Variable N Mean Median TrMean StDev SE Mean Minimum Maximum Q1 Q3
C2_Read 49850 08.0501 07.2888 07.6122 04.3588 0.0195 0.3451 048.1408 5.4705 09.4771
C2_Write 50150 20.003 11.974 18.183 19.618 0.088 0.000 177.757 3.710 33.081

Accordingly, embodiments of the present invention are generally directed to a method of transferring data from a memory (such as cache memory 138) to a storage media (such as disc 110) through execution of an aged data execution priority routine (such as 160) by a controller (such as 134) engaging process steps (such as shown by 200), which include, identifying a latency portion of a total access time of an aged data execution command (such as by step 212); selecting an additional command, executable within the identified latency portion (such as by step 216); and executing the additional command Within the identified latency portion (such as by step 218).

For purposes of the appended claims, the term “aged data execution priority routine” shall be defined in accordance with the flow of FIG. 4. The term “speculative data retention routine” shall be defined in accordance with the flow of FIG. 5. The term “pending command prioritization routine” shall be defined in accordance with the flow of FIG. 6. The term “write-back aging routine” shall be defined in accordance with the flow of FIG. 7.

The term “aged data execution command” shall be defined as a command associated with data to be written to or read from a data storage media, which has persisted in a memory a sufficient duration of time as to exceed a maximum specified aging limit. The recited “means for executing an execution command” shall be understood to correspond to the disclosed controller 134 programmed with at least one of the routines of FIGS. 4-7.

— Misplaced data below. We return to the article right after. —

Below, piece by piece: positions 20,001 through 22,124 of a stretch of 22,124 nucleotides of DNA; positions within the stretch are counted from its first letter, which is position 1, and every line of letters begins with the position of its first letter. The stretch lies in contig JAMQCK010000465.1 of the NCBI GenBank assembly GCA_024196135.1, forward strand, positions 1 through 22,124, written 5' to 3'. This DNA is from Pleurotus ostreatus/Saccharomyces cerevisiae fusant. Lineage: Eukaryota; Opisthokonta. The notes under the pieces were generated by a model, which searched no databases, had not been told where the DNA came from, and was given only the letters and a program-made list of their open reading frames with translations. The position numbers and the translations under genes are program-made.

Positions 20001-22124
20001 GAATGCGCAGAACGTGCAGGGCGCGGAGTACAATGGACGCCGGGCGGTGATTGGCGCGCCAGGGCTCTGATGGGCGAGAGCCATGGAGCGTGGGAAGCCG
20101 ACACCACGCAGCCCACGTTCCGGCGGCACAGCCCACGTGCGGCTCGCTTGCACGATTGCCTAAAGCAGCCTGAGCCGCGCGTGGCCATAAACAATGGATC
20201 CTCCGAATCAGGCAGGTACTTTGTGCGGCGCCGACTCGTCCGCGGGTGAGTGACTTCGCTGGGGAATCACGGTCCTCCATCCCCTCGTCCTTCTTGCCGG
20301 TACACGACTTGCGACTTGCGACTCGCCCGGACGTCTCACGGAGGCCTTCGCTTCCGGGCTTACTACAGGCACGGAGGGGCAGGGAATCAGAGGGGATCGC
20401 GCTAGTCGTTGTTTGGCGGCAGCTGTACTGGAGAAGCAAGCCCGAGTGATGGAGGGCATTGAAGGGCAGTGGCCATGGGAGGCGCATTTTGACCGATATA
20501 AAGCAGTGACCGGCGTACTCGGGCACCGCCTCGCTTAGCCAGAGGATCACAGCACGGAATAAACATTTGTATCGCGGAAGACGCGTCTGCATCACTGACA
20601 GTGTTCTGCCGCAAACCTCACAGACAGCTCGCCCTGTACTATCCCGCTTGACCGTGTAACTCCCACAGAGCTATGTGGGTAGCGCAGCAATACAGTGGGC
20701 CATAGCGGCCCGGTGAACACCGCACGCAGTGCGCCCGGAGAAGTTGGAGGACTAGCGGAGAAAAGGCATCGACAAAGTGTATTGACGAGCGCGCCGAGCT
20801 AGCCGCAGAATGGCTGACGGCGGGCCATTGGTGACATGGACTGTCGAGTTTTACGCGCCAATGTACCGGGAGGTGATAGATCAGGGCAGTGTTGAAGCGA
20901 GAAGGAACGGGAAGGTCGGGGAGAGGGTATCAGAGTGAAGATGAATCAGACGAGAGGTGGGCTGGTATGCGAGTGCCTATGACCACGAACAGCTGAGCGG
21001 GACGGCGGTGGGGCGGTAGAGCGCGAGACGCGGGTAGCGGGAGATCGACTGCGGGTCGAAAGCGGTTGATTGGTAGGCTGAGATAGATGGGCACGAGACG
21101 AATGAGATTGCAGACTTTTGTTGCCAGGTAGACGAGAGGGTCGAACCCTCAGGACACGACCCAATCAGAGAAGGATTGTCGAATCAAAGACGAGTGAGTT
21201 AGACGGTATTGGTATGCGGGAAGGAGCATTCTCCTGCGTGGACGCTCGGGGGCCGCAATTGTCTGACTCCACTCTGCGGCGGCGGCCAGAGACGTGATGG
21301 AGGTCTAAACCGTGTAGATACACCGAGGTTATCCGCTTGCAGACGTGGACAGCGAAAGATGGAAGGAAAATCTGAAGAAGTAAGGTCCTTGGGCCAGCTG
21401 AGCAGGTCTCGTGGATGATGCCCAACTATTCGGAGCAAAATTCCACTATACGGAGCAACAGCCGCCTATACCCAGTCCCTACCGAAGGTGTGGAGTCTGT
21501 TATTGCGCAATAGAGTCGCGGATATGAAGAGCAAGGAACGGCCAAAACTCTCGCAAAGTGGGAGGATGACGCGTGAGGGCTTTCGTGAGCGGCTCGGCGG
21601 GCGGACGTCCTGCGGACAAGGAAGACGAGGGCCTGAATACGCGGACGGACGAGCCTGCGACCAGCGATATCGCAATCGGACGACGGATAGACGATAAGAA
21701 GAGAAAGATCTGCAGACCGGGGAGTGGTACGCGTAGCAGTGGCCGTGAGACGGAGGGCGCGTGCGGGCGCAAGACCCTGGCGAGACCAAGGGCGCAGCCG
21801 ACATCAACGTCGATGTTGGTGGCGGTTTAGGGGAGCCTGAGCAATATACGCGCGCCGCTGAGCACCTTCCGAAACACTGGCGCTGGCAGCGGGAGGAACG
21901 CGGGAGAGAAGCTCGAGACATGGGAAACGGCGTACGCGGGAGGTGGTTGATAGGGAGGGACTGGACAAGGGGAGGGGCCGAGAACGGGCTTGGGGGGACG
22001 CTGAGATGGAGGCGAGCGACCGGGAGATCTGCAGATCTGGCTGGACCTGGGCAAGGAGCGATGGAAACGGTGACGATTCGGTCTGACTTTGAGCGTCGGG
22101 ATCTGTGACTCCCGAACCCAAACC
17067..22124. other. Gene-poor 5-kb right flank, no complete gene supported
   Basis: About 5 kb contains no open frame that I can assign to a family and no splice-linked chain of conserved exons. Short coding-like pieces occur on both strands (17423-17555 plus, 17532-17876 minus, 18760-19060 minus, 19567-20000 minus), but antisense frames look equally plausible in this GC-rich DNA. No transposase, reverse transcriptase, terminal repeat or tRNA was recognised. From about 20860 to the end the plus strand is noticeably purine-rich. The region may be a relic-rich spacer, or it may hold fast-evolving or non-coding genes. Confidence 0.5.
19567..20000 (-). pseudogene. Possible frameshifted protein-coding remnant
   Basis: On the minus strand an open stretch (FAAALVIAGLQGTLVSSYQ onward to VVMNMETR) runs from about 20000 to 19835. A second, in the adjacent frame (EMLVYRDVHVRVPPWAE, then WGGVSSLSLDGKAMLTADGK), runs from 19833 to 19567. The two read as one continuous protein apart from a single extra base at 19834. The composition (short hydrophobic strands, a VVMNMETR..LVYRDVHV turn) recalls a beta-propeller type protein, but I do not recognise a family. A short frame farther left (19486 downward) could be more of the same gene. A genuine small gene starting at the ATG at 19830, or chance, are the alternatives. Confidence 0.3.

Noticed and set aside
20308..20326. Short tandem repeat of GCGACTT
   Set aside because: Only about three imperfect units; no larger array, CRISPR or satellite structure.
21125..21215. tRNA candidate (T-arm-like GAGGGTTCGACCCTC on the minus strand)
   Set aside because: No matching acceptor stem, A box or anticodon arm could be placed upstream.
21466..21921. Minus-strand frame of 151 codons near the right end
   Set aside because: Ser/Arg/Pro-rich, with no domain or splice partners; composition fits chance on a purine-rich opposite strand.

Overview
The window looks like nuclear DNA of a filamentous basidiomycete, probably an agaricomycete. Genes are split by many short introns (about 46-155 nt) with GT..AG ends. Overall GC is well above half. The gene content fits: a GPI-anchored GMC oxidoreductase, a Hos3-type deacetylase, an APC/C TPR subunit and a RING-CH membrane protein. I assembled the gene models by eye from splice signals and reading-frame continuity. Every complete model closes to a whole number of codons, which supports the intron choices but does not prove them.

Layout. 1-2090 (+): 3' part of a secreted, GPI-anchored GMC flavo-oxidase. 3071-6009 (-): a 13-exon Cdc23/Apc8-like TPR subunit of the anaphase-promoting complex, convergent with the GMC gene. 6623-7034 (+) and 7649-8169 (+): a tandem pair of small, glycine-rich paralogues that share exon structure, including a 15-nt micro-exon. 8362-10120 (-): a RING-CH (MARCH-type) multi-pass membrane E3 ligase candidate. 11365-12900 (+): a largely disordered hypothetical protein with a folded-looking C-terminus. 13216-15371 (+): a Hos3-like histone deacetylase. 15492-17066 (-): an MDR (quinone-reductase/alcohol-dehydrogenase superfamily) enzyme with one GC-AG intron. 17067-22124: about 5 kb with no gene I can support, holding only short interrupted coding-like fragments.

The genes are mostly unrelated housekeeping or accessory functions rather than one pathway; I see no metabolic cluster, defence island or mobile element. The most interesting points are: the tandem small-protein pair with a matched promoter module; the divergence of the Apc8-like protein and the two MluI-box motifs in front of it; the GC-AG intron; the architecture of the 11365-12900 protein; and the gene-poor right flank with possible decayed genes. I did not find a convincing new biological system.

It will be clear that the present invention is well adapted to attain the ends and advantages mentioned as well as those inherent therein. While presently preferred embodiments have been described for purposes of this disclosure, numerous changes may be made which will readily suggest themselves to those skilled in the art and which are encompassed within and by the appended claims.

Patent Citations
Cited PatentFiling datePublication dateApplicantTitle
US5890213Dec 3, 1997Mar 30, 1999Western Digital CorporationDisk drive with cache having adaptively aged segments
US6092149May 28, 1997Jul 18, 2000Western Digital CorporationDisk drive cache system using a dynamic priority sequential stream of data segments continuously adapted according to prefetched sequential random, and repeating types of accesses
US6301639Jul 26, 1999Oct 9, 2001International Business Machines CorporationMethod and system for ordering priority commands on a commodity disk drive
US6408357Jan 15, 1999Jun 18, 2002Western Digital Technologies, Inc.Disk drive having a cache portion for storing write data segments of a predetermined length
US6505284 *Jun 26, 2000Jan 7, 2003Ncr CorporationFile segment subsystem for a parallel processing database system
US6571298 *Jan 11, 2000May 27, 2003International Business Machines CorporationSystem and method for grouping disk access commands in a queue according to proximate disk positions
US6804751 *Mar 20, 2002Oct 12, 2004Hitachi Global Storage Technologies Netherlands B.V.Method and apparatus for improving efficiency of operation of a hard disk drive by deferring command execution
US20030056059 *Dec 21, 2001Mar 20, 2003Seagate Technology LlcOptimizing data transfer performance through partial write command purging in a disc drive
US20030070045Oct 9, 2001Apr 10, 2003Harry DwyerMethod and apparatus for reducing cache thrashing